Finally, I am able to make my contribution to Simon and Harriet’s Muriel Spark Reading Week! I always feel like I should have stronger reactions to Spark’s books, which is part of why it has taken me most of this week to finally get around to posting. Her books are fascinating and inventive and suitably thought-provoking but I’ve never really clicked with any of them. I always finish each book thinking how well-crafted it was rather than how much I enjoyed that. There are certainly worse responses one can have but it is not a particularly satisfying way to feel. With the exception of The Prime of Miss Jean Brodie, there has never been a moment where Spark has engaged me emotionally and I’ve never felt particularly eager to reread any of her books. Spark has a sense of humour I enjoy and I appreciate that she feels no need to create likeable characters (I can’t think of any in the six of her books that I’ve read) but I can’t quite put my finger on why I feel so coolly towards her.
Spark’s books are generally a touch bizarre and Loitering with Intent is no exception. Fleur Talbot, aspiring poetess and novelist, finds herself employed by the shady Sir Quentin Oliver as secretary for his Autobiographical Association, a group of dull but august persons intent on writing about their lives in as illiterate a manner as they are capable. Fleur is hired to ‘polish’ these manuscripts, “to rectify any lack or lapse in form, syntax, style, characterization, invention, local colour, description, dialogue, construction, and other trivialities.” As she is drawn into the association and gets to know its members, all captivated by the mesmerizing Sir Quentin and easily cowed by his judgements, it does not take long for her to notice the eerie parallels between her new acquaintances and the characters in her first novel, Warrender Chase. And what is even more bizarre is how, long after the novel is finished, events keep unfolding exactly as she had written them.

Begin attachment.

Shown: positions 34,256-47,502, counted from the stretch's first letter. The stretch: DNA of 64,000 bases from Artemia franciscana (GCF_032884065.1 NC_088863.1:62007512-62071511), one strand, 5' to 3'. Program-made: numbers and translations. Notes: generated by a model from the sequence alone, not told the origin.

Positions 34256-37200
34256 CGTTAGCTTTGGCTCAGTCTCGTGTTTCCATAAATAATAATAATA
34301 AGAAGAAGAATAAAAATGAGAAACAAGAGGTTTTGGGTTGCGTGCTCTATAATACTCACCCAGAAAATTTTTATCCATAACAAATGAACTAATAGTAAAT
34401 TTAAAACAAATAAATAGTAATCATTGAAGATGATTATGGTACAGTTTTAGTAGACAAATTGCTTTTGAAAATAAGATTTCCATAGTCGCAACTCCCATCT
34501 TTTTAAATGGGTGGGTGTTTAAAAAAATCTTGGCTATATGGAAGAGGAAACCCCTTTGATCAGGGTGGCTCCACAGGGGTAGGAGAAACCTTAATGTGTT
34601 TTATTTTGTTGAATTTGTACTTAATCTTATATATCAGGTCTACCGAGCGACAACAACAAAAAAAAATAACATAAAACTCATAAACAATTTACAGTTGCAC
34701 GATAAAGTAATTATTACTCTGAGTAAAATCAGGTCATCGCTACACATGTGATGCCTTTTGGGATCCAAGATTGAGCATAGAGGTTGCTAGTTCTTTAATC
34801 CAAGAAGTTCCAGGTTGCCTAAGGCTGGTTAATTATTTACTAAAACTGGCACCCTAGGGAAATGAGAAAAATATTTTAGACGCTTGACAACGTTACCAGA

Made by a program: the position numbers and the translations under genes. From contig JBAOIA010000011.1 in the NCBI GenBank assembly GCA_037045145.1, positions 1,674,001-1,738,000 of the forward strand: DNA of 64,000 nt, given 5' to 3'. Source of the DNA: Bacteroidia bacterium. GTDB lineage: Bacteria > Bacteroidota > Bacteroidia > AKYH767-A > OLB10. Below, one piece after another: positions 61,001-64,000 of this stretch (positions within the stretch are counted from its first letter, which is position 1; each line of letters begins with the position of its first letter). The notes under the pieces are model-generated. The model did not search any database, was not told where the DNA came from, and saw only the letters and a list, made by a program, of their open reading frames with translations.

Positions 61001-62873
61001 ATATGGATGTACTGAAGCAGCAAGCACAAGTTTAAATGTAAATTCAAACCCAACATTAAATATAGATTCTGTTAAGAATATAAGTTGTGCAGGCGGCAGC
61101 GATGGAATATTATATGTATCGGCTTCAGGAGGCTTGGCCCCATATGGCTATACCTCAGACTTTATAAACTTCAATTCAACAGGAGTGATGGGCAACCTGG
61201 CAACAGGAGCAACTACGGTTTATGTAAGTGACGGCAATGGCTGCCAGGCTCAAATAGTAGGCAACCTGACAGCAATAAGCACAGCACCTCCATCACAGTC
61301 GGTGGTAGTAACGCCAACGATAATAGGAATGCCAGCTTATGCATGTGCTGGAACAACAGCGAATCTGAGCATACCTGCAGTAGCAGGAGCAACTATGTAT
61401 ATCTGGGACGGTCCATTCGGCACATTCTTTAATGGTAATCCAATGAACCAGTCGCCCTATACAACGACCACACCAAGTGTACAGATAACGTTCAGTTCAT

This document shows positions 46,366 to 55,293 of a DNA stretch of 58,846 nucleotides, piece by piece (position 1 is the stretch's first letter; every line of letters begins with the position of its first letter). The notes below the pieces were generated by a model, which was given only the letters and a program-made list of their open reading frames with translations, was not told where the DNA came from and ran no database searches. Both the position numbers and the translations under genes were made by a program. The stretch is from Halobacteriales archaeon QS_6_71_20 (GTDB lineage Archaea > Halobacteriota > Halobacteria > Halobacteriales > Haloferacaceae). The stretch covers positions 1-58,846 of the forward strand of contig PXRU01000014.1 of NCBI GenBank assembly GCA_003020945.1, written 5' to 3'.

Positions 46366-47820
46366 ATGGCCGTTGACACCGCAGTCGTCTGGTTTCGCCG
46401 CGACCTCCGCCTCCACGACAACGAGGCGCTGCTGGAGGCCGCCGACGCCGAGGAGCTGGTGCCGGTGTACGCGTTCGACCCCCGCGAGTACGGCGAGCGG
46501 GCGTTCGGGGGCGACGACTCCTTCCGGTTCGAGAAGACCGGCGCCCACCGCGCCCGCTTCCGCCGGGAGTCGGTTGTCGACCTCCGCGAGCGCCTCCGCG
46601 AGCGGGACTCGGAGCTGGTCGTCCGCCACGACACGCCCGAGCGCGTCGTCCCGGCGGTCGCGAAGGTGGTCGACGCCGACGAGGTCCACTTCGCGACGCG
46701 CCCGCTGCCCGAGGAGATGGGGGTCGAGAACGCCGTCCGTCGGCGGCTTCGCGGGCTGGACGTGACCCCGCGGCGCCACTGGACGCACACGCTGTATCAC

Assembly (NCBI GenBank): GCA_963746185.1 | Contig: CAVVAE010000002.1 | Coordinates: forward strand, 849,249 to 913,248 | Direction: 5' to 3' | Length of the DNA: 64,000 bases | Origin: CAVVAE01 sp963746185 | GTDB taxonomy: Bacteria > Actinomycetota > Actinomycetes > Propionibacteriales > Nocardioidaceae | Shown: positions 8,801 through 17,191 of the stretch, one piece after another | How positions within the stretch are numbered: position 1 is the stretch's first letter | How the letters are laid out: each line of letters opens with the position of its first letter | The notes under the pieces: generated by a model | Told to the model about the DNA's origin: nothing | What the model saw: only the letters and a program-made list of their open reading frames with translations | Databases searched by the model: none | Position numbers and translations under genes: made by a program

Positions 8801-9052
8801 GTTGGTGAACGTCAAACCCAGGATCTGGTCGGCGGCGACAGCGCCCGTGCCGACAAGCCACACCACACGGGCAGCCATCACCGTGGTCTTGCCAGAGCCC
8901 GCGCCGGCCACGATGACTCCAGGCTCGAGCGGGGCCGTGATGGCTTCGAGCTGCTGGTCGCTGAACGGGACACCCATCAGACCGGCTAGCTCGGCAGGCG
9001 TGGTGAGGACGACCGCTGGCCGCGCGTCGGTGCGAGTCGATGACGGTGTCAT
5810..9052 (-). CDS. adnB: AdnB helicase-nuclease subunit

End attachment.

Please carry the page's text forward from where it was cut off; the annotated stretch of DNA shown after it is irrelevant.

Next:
Part of the charm of the book is how completely awful all of the characters are. They are each, in their way, repellent and that is what makes them so appealing. Sir Quentin is the most repellent and, it necessarily follows, the most fascinating. He is comically snobbish and criminally manipulative and I wish there had been more of him. Fleur, with her single-minded focus on the fate of her novel, is equally selfish but rather less interesting to me. This is a bit of a problem since the entire novel is narrated from her point of view, from her perspective as an older, established author looking back on her beginnings. That premise itself of course begs questions about how reliably she is relating her own history: is this what really happened, or has she taken the same liberties with her own autobiography as she did when she was ‘improving’ the autobiographies of the members of the association? Are the allegations of plagiarism as unfounded as she claims?
Like any Spark novel, the best thing about Loitering with Intent is all the questions it leaves you pondering long after you’ve finished reading. Spark is not a simple author and the real benefit from her books comes in the days and weeks after you’ve closed the cover, when you’re left remembering a certain character or wondering if there was more to the story than you’d originally thought.